Vehicle: 2007 Toyota Tacoma 4WD v6 6 speed
I found this tutorial on pre-bleeding but it is generic (not vehicle specific) and I think there are differences between the cylinder it uses and Tacoma's, which makes it hard to translate the instructions practically. The main difference is, I think, that his cylinder has the tank mounted on it directly whereas Tacoma's has a hose that feeds the fluid to it from the brake fluid tank, making it difficult to keep the tank on and topped off like it is suggesting.
As can be seen in the picture below, my master cylinder has an intake nozzle that the rubber hose gets clamped onto. I experimented trying to pour the fluid directly inside (by taking the the white nozzle cap off) and the fluid was coming inside very, very slowly, as though the nozzle was clogged, with tiny bubbles coming out. I also wanted to see whether there was cloggage or something (it's a brand new cylinder) cause I was trying to bleed it while it was installed (I took it out since) but the fluid was just not coming in. I also tried venting the slave cylinder but, as I was pumping the clutch pedal, nothing was coming out of there after some initial emulsified spray.
I also tried to see what happens if I take out the clutch line out of the cylinder while it was installed, while leaving the intake hose in. I thought I was going to get a sh*tstorm of fluid coming out of the line valve as I pumped the pedal but there was almost nothing coming out. So I started questioning whether there was actually fluid coming through the intake hose from the reservoir but there was (there was no cloggage in the intake hose coming out of the firewall, i ran a smaller hose through it and it went through no problem).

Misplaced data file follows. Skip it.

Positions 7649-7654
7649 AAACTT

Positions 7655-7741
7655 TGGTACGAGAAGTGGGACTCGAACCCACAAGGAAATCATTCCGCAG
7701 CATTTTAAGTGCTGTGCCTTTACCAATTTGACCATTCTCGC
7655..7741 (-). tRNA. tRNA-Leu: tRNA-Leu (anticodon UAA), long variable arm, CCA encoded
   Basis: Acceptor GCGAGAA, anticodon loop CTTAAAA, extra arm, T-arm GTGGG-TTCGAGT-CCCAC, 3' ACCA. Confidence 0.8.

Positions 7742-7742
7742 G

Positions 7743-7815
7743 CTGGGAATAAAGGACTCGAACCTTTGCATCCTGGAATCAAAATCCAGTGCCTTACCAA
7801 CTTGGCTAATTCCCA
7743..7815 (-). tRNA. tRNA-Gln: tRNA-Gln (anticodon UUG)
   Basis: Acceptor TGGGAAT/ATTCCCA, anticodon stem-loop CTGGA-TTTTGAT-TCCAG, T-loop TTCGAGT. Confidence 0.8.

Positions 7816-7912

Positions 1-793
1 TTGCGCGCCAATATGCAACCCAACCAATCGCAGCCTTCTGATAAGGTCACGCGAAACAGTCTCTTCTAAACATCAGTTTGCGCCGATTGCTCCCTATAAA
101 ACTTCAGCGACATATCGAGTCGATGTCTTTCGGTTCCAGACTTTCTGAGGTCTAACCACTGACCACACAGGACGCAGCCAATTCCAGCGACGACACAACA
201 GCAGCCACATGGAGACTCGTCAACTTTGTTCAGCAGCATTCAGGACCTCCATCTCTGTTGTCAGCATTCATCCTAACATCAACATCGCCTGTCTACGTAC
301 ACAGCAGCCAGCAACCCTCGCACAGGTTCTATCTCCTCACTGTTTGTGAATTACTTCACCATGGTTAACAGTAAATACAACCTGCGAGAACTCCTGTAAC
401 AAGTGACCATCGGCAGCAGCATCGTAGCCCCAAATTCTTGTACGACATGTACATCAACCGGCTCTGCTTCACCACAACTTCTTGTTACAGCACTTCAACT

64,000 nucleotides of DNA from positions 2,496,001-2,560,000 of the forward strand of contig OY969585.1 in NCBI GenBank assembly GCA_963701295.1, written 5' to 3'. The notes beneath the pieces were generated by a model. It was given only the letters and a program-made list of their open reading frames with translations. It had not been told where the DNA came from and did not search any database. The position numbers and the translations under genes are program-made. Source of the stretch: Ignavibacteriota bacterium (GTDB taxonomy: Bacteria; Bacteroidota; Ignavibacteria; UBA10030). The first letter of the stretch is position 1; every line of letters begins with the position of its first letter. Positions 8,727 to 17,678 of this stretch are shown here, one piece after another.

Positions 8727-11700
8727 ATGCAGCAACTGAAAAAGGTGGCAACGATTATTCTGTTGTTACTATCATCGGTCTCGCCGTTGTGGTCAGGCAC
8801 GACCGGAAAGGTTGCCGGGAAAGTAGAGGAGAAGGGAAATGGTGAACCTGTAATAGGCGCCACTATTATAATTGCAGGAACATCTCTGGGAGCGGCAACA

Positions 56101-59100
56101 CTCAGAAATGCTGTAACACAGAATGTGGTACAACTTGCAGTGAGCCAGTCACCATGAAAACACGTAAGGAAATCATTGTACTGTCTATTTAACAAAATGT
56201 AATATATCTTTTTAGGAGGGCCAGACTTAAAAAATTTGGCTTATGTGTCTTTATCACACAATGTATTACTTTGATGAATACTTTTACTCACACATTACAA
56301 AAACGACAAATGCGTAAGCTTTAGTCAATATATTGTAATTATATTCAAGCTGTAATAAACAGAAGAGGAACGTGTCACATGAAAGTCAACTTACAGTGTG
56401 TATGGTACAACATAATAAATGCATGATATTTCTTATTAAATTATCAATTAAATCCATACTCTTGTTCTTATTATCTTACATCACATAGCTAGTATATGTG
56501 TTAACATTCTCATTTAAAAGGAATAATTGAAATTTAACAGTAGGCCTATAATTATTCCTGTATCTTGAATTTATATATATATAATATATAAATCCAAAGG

No mater how much I would pump the pedal (and the cylinder plunger was properly mounted on it), the cylinder seemed not to be sucking the fluid in from the hose. Which is perhaps explained by the bolded statement above about the experiment with pouring the fluid in directly. However, this is just a speculation.
BONUS QUESTION: How is the master cylinder nozzle designed to allow the fluid to only come inside without pumping it out in reverse upon the pumping action? Does that design explain why the fluid is so slow to come in (as described in the experiment).